The debtor argued that the code intended claim to mean enforceable claim since it defines a “claim” as a “right to payment.” 11 U.S.C. §101(5)(A).  The Alabama state law statute of limitations to collect on a debt is six years but provides that a creditor has the right to payment of a debt even after the limitations period has expired.  In fact, many states hold this provision. 

In response, the Supreme Court quoted from Ex parte HealthSouth Corp., 974 S. 2d 288, 296 (Ala. 2007), noting that, “passage of time extinguishes remedy but the right remains.”  The Opinion then pointed to a dozen supporting cases.  They also provided two distinctions, Miss. Code Ann. §15-1-3(1) (2012) and Wis. State. §893.05 (2011-2012), which state: expiration of the limitations period extinguishes the remedy and the right.”

Issue #2: Whether Midland’s assertion of an obviously time-barred claim is “unfair” or “unconscionable” within the context of the FDCPA

The debtor noted in her argument that many lower courts have found attempted debt collection, on known expired debt, to be “unfair” under the FDCPA.  The Supreme Court jumped right in to highlight the substantial difference between a civil collection lawsuit and filing a claim in a bankruptcy proceeding; namely a) the existence of the Trustee, who has the duty to investigate claims for their time limitations and b) the Trustee’s ability to invoke the affirmative defense of objecting to claims on time limitations or other grounds.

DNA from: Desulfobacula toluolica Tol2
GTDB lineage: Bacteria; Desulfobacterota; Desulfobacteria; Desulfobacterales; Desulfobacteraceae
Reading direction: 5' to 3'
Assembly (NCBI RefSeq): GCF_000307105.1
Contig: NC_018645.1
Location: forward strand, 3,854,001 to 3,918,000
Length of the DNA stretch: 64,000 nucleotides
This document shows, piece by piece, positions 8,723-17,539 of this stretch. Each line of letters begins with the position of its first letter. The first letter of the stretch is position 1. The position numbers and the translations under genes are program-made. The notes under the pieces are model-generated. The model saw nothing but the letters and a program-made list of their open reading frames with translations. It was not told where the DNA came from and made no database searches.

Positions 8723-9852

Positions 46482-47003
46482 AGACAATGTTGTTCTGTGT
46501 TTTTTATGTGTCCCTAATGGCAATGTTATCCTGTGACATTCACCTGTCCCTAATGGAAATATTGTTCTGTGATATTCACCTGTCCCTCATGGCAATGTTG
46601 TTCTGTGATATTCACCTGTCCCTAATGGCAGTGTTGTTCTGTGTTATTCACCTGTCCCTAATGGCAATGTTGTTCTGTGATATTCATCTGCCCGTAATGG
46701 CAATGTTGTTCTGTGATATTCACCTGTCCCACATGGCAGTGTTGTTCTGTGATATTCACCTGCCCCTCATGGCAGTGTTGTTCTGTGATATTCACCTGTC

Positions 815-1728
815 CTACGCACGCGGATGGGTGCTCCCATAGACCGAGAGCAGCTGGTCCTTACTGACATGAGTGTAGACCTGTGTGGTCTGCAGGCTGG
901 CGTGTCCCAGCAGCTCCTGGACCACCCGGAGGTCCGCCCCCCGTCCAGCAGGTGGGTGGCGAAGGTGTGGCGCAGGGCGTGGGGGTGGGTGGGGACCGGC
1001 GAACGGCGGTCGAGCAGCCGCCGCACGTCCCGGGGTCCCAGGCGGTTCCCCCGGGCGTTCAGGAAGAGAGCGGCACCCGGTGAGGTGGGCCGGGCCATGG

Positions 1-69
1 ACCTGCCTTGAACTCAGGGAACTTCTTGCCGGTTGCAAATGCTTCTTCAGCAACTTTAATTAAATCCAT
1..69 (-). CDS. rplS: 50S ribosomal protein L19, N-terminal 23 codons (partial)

The code says a proof of claim is a statement by the creditor that he or she has a, “Right to payment subject to disallowance” 101(5)(A) 502(b) 704(a)(5) and 1302(b)(1).  The ability to file claims past the statute of limitations (in Alabama) preserves the right to payment but not the remedy; you are not guaranteed payment and your claim can still be disallowed.

The Supreme Court explained away the lower courts acknowledgment of “unfair” collection on debt beyond the statute by noting there is no Trustee in civil suit actions thus, consumers need extra protections.  The everyday consumer may not be aware of the available defense of the statute of limitations; Trustees are, or at least should be, aware of and looking for these defenses.